When more tests arrive, Greene County’s public health department plans to do more testing at The Pines and The Dialysis Center, and begin testing at Greene Meadows Nursing Home and Rehabilitation Center, Linger said.
“[The testing] was either requested or made a priority through Public Health,” Linger said. “There may have been some contact tracing that fed back toward one of these facilities, so then public health would then have to prioritize that.”
With eight deaths, 23 positive cases and three hospitalized residents, Pine Haven Nursing Home and Rehabilitation Center in Philmont has the largest cluster in Columbia County.
Pine Haven spokesman Geoff Thompson, of Thompson & Bender in Westchester, confirmed there have been eight deaths related to COVID-19 at the senior-living facility.
An additional 11 residents are in isolation, and nine have recovered.
The 120-bed facility received 12 testing kits from the Columbia County Department of Health last week and a few more this week.
“There’s no shortage of other supplies, either, other protective devices or anything else,” Thompson said.
Pine Haven currently has 87 residents. Before COVID-19, the nursing home had 118 residents, but some have been removed by their families.
Columbia County owned and operated Pine Haven until it was sold in August of 2015 for $6.5 million. Jacob Sod owns 47.5%, Jonathan Bleier owns 47.5% and Bruce Peckman owns 5%.
Columbia County also entered into an Operations Transfer and Surrender Agreement with Pine Haven Operating, LLC.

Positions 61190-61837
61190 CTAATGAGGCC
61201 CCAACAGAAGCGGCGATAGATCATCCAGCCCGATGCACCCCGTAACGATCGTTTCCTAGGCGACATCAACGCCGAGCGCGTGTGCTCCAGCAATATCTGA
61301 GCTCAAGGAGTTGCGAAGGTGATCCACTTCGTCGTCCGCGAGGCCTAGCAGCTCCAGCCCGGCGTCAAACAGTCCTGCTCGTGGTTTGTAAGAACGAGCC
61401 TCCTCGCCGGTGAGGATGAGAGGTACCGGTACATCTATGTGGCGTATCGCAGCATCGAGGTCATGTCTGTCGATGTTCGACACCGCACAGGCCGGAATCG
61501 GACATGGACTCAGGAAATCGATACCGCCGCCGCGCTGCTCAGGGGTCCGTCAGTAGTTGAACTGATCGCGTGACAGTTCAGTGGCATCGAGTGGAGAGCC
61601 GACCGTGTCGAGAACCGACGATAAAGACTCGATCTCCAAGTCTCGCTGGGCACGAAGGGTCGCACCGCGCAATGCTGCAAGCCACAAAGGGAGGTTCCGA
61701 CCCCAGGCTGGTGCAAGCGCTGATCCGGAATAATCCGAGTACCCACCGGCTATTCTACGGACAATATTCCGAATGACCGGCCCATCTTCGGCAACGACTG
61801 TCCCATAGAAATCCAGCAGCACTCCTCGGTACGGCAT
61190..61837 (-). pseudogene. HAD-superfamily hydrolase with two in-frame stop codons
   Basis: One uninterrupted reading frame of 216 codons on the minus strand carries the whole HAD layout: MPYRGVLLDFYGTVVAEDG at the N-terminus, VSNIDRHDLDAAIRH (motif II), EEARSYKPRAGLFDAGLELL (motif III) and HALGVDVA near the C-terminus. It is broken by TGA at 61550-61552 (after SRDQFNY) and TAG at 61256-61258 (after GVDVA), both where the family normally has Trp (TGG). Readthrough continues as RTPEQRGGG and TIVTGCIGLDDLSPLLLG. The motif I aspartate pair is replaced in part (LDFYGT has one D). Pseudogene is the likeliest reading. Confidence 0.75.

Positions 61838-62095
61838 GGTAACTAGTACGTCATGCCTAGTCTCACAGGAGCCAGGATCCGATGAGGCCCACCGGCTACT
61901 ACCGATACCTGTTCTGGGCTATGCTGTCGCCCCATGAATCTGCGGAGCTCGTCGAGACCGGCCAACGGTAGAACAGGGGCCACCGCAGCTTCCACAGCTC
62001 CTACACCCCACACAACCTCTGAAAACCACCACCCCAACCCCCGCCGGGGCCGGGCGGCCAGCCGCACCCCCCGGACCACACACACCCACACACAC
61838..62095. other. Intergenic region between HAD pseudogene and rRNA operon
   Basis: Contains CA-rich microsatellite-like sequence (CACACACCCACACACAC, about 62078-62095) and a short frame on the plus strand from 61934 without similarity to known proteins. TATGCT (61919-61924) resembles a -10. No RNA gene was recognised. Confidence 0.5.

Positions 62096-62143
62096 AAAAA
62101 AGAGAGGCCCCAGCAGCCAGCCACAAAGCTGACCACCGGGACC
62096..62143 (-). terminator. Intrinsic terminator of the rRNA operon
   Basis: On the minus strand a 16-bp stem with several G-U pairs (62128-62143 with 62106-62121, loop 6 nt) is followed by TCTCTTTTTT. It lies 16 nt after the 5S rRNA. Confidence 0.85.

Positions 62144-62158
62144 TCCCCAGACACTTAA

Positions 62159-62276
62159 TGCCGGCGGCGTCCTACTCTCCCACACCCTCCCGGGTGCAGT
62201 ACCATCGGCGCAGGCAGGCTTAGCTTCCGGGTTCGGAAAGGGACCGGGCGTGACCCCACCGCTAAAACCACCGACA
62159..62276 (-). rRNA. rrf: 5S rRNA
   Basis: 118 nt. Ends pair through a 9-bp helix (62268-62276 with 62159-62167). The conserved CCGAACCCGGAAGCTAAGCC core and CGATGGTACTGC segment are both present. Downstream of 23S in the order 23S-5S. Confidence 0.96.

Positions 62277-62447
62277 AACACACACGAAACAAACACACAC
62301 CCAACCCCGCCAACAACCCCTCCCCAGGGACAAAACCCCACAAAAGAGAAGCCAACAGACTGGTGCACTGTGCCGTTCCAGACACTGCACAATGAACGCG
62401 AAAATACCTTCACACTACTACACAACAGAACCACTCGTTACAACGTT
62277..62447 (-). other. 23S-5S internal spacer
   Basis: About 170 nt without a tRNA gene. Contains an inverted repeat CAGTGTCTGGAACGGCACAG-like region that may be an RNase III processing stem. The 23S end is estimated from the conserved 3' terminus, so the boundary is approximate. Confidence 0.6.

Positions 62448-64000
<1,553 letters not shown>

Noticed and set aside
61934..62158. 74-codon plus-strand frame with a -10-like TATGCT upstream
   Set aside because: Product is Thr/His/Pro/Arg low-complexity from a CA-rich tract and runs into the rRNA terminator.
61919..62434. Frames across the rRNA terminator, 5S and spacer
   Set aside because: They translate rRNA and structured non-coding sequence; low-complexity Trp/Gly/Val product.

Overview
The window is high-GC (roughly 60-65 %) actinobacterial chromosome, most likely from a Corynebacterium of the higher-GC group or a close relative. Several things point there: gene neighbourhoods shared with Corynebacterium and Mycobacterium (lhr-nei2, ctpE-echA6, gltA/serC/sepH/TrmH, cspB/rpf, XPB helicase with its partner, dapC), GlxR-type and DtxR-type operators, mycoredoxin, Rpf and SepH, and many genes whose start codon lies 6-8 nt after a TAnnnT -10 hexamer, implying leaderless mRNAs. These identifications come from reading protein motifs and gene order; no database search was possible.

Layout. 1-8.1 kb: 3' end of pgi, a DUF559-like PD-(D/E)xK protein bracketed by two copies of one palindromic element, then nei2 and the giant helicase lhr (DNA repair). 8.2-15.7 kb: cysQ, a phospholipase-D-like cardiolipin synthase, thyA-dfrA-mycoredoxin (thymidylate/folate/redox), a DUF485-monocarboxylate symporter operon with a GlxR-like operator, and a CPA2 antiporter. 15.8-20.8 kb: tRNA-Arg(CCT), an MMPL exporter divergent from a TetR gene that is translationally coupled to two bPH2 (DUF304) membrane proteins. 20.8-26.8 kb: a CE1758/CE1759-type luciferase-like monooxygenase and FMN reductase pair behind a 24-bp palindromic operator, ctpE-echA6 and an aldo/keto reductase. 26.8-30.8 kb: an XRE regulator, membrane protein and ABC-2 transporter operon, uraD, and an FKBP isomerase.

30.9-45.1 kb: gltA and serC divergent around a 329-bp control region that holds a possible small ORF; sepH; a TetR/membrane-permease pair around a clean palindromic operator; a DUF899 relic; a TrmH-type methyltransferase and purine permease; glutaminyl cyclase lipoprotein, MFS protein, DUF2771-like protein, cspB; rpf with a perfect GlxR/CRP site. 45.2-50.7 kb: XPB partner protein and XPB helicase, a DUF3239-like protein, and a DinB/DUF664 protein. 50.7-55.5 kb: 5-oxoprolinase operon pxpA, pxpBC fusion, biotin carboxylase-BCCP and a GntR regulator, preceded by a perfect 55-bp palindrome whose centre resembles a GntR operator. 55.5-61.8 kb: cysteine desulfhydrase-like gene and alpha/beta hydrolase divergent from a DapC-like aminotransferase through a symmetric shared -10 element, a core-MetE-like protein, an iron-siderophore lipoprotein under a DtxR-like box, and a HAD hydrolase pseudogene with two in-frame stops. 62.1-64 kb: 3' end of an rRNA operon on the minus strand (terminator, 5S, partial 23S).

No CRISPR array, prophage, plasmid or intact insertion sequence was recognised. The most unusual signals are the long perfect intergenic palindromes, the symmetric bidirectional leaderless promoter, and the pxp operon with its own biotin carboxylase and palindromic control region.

Both transactions were approved by the state’s DOH Public Health and Health Planning Council.
Columbia County Public Health Educator Victoria McGahan had information that conflicted with Thompson’s numbers at Pine Haven, and said as of Friday, April 17, Pine Haven has 26 positive cases and seven resident deaths.
Livingston Hills Nursing and Rehabilitation Center had one positive case being treated in the hosptial, and the resident’s roommate is in isolation as a precautionary measure, Desiree Kraft, admissions and marketing director for Livingston Hills, said Friday.
FASNY Firemen’s Home in Hudson and Ghent Rehabilitation and Nursing Center have no confirmed cases.
Nursing home testing is included in the total number of cases reported at the county level in Columbia.
“We do not separate out the number of tests conducted at nursing homes from our total number of tests in Columbia County,” McGahan said.
Nursing homes are required to accept people who have been released from the hospital. The policy has not changed since the COVID-19 outbreak.
On Friday, members of the New York delegation in Congress sent a bipartisan letter to the Department of Health and Human Services and the Centers for Medicare and Medicaid Services requesting funds to prioritize nursing-home funding in COVID-19 “hot spots.”
“We demand that nursing homes, which were not addressed in the initial distribution, receive their fair share to combat the lethal threat of COVID-19,” according to the letter.
The letter was signed by U.S. Sens. Kirsten Gillibrand and Charles Schumer, both D-N.Y., and U.S. Rep. Antonio Delgado, D-19.
The state Department of Health reported at least 2,000 statewide deaths from COVID-19 in nursing homes.